5. Be more.

I know that new year’s resolutions are never fulfilled (I make a list every year, to no avail). But that was because I wasn’t focused and willing to change. Now that I know how important these five resolutions are, I think I’ll be able to do it. Wish me luck!

The year that was: 2009

As the year draws to a close, it is only appropriate to publish a review of 2009. I originally planned on writing a Christmas wish list, but I think it would be insensitive to list down the things I want while a lot of my countrymen are still homeless due to typhoon Ondoy.
If I were to describe this year in one word, it would be dramatic. I know of two other bloggers who share this sentiment but events have proved that the word dramatic could even be an understatement. So much has happened this year (and about to happen, I.e. the Mayon Volcano), such as the Amapatuan massacre, the typhoon that ravaged the country, the Obama administration, the sinking of M/V Baleno 9, Octomom, and the deaths that for some reason have become so plenty that many Americans refer to May to August of this year as the summer of death. There is King of Pop Michael Jackson, actors Farrah Fawcett, Brittany Murphy, Patrick Swayze, former President Corazon Aquino, media heavyweight Walter Cronkite, and others.
On a more personal note, there have also been plenty of drama in my life. If 2007 was the Age of Parties, where weekends (and sometimes weekdays) were spent partying and drinking; and 2008 was the Age of the Boys; 2009 is the year when I grew up and matured. I learned a lot of things this year, and I have to admit I learned some of them the hard way. I made important realizations about the world I live in and about myself. I know more about myself now, thanks to a little thing called reflection.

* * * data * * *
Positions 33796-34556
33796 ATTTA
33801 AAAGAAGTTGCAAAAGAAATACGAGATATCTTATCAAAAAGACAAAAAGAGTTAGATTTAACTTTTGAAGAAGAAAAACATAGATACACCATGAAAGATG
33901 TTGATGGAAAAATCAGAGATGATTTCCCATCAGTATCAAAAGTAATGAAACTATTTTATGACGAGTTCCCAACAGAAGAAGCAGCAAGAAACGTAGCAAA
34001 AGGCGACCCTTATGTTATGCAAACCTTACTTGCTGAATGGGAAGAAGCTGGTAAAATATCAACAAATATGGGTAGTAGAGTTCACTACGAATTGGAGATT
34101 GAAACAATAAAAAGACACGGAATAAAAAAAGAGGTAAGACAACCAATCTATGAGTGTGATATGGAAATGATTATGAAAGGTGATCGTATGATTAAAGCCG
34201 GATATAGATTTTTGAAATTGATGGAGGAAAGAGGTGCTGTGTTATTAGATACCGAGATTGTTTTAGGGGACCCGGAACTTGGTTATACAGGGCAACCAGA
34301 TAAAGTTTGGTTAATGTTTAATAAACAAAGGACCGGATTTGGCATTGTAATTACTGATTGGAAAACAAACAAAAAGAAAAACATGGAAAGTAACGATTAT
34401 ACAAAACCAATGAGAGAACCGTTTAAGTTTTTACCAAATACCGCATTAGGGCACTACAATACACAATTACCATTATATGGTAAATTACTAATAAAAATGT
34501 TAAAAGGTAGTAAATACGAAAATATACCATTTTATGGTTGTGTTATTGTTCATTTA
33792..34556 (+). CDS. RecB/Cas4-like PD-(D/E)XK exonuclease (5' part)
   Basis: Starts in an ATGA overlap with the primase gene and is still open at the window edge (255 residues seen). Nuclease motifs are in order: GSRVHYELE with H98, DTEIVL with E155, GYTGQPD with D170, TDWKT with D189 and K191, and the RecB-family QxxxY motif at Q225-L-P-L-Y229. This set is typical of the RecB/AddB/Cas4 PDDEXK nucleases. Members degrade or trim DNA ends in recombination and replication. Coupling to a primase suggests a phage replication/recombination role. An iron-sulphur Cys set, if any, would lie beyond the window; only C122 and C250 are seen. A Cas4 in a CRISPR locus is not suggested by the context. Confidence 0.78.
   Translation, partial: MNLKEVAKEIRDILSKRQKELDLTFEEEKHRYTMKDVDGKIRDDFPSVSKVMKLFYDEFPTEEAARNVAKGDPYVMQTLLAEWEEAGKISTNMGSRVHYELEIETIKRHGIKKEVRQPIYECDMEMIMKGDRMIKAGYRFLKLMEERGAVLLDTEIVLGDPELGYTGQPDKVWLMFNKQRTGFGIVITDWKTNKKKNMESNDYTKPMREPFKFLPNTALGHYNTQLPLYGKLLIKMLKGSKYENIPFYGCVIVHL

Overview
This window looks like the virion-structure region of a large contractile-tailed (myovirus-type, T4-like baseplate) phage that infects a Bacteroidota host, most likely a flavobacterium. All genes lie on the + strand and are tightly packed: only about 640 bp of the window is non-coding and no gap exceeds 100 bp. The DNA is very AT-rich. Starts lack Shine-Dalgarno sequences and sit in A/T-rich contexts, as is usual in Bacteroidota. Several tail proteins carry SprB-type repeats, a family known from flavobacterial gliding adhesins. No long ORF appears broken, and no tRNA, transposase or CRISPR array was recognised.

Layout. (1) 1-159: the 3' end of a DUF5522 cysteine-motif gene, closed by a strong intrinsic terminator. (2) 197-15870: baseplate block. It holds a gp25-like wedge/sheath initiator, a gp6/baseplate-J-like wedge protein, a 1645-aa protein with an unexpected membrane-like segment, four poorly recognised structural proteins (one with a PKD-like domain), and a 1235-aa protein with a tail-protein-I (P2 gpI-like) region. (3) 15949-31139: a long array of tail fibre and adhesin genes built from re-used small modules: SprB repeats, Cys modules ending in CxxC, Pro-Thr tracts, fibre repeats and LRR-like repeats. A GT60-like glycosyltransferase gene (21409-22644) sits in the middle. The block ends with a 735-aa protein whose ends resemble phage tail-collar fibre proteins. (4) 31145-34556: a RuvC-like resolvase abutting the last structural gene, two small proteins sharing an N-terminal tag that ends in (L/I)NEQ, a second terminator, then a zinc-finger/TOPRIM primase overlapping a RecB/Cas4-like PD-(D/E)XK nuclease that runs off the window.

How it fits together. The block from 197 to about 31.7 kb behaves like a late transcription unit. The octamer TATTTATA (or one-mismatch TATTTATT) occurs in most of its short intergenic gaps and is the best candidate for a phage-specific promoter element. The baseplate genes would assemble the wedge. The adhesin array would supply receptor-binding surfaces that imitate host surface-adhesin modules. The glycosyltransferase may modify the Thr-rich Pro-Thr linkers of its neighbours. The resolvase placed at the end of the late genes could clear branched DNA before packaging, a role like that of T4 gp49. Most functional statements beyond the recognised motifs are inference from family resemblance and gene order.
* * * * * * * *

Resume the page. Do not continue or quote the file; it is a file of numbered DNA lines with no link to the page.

It has been a tumultuous year. Arranged here, in no particular order, are some of the great moments in my life this 2009:
1. This may be the Age of Reason, but it still wouldn’t be complete with a peek into my love life. It has been a colorful year, although none of them lived to see 2010 with me. It has been so colorful that when I looked in my date book to list down the Boys of 2009, I saw that I went out on a date with a certain Dru on May 19. Who Dru is, I have no idea.
2. Attending two prestigious journalism seminars. The first was Pressplay, hosted by the official student publications of both La Salle and Ateneo, and Inkblots, the annual journalism fellowship of the Varsitarian, the official student publication of UST. I got to listen to renowned mediamen such as Sandra Aguinaldo, Cesar Apolinario, Ernie Sarmiento, Ruel de Vera, among many others. I even got to meet my fellow student journalists and see Winnie Arboleda and F. Sionil Jose. I was also able to interview JC de Vera in the Feature writing seminar.
3. My nomination for Best Personal Blog in the Philippine Blog Awards. I didn’t really expect to be nominated, I submitted my blog on a whim and forgot about it because my computer broke. I felt honored to be one of the twenty finalists around the country vying for the Best Personal Blog Award. It was a huge deal for me because I have never been nominated for anything my whole life. Jim Paredes from Apo Hiking Society won but to be on the same playing field as an Apo is validation enough. I was also invited to attend a Manny Villar blogger’s convention but I responded a day late so I wasn’t included in the official list of participants.
4. Finally growing up. I made my first major purchase ever, a new cellphone, which was quickly followed by two others until I was satisfied with my Nokia E61i. I also bought a camera and recently, a laptop computer. I became independent after hanging out with my friends, who are all older than me and living on their own.